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Ash tree species in North America are under mortal threat from the Emerald Ash Borer (EAB), now in 35 states and five Canadian provinces.
The purpose of these guidelines is to provide a consistent methodology for public garden staff to develop and categorize a list of cultivated taxa observed escaping from their locations of cultivation.
The Red List of US Oaks report details for the first time the distributions, population trends, and threats facing all 91 native oak species in the U.S.
Oaks are critical to the health and function of forest and shrubland habitats in the United States, but many native oaks are threatened with extinction in the wild.
Improving urban forests is one of the solutions to achieving several of the United Nations Sustainable Development Goals and making cities healthier and more livable for people.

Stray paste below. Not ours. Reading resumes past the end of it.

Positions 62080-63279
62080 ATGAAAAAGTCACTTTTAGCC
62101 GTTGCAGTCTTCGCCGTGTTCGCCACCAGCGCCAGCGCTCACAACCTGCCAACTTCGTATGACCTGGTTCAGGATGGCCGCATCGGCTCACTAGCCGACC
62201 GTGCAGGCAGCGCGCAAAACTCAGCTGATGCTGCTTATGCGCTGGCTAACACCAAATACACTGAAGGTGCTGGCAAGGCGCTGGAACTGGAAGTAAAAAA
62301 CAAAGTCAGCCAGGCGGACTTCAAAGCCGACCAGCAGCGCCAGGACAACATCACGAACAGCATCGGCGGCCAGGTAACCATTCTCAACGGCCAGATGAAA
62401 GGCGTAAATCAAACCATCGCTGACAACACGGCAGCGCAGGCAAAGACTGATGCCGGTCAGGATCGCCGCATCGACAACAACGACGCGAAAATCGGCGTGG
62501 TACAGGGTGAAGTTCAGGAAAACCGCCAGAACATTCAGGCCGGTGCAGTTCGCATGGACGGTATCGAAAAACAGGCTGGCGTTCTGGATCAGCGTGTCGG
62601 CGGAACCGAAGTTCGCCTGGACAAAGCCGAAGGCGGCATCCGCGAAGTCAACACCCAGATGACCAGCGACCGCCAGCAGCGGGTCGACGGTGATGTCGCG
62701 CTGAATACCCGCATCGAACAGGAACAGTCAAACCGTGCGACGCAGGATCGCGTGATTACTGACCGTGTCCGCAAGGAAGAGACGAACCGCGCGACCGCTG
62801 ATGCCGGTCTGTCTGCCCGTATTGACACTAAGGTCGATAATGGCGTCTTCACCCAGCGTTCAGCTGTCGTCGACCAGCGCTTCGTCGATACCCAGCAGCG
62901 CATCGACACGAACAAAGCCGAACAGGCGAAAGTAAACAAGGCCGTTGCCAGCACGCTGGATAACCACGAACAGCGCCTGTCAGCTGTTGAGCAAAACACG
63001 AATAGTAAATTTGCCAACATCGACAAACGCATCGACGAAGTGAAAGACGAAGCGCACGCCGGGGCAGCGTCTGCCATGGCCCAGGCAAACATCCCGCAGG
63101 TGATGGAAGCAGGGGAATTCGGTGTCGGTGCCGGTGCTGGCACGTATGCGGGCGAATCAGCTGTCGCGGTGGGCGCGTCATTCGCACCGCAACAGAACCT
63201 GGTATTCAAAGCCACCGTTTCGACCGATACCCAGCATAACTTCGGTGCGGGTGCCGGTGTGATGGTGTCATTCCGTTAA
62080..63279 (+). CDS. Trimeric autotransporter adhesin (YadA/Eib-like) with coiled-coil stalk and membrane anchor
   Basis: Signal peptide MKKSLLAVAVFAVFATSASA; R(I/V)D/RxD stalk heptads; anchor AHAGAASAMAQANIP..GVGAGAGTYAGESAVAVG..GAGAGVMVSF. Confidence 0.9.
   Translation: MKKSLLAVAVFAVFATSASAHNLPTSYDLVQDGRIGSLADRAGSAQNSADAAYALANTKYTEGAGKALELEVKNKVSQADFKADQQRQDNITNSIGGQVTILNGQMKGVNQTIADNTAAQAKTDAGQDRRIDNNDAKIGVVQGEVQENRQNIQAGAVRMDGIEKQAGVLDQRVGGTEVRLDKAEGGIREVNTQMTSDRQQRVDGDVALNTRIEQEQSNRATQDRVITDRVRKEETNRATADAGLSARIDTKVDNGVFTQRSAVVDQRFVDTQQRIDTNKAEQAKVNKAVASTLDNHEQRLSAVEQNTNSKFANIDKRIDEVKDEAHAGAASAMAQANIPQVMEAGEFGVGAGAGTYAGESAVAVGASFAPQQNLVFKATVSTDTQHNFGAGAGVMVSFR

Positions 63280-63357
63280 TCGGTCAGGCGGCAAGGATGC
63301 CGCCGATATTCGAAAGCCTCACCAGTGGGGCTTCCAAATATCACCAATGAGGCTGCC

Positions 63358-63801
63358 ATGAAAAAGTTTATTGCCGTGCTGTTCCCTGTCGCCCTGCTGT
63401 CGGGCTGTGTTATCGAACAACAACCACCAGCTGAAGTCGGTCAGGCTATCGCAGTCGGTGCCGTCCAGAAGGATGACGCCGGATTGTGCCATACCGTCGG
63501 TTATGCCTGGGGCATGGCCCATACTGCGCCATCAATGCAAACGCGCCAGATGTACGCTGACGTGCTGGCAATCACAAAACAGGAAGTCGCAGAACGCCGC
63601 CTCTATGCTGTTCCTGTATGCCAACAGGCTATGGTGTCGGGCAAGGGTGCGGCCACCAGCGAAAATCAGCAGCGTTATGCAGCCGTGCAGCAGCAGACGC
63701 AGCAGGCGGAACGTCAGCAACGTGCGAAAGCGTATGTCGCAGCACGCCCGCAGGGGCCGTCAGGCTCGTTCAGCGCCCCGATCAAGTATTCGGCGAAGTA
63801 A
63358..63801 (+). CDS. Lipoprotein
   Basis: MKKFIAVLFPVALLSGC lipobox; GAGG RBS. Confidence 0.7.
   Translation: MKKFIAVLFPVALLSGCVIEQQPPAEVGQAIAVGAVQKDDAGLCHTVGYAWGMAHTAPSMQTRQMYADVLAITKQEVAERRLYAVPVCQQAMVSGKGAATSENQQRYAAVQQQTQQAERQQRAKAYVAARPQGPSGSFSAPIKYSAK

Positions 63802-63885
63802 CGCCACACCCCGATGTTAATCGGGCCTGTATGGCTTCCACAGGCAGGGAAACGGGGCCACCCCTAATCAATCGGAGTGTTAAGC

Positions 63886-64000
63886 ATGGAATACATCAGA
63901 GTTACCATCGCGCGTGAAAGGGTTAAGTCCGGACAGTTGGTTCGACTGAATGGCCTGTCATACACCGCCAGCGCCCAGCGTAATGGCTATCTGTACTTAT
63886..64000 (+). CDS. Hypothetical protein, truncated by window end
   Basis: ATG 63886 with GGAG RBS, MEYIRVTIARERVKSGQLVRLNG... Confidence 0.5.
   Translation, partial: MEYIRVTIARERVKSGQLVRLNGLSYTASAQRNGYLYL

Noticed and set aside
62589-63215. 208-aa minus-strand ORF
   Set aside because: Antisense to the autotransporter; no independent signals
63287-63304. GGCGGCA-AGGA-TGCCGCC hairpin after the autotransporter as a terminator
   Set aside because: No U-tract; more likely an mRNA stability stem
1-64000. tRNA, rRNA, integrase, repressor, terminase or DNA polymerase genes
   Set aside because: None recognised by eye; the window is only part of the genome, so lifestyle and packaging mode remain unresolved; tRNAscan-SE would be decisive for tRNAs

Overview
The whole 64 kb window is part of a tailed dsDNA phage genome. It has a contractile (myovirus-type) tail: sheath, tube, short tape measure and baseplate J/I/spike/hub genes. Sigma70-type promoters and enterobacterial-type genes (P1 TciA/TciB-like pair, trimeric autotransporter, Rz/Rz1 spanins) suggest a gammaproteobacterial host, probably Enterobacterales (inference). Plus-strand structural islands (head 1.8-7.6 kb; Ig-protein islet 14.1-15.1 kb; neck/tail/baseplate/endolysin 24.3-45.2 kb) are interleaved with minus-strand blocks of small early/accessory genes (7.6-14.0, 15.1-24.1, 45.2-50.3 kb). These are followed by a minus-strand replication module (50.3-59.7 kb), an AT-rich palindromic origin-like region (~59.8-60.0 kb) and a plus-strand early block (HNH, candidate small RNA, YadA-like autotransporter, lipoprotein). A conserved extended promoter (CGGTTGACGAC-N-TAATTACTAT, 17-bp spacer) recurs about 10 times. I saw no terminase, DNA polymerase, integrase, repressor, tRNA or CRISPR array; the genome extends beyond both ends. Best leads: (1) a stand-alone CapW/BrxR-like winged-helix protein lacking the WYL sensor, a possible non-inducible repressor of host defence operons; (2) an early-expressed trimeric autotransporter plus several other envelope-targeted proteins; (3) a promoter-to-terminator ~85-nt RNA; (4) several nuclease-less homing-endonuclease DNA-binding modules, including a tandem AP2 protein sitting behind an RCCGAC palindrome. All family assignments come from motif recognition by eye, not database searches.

This tree plan, not only comprises a history of trees that once stood in the Park and catalogues the trees currently standing, but also directs the succession and maintenance of the tree canopy that future generations of Park users will enjoy.
In 2012, more than two million acres of important sage-brush habitat burned in four Western States.
Growing degree days have been used widely for both agriculture and horticulture purposes since the 1950s to track temperature accumulation.
Soil moisture is a key factor in determining the annual progress of natural environments and human systems.
As was felt recently at the South Carolina Botanical Garden, extreme precipitation and flooding can be exceptionally devastating. Excess rains can wash away trails, compromise bridges, and harm many varieties of plants in public gardens.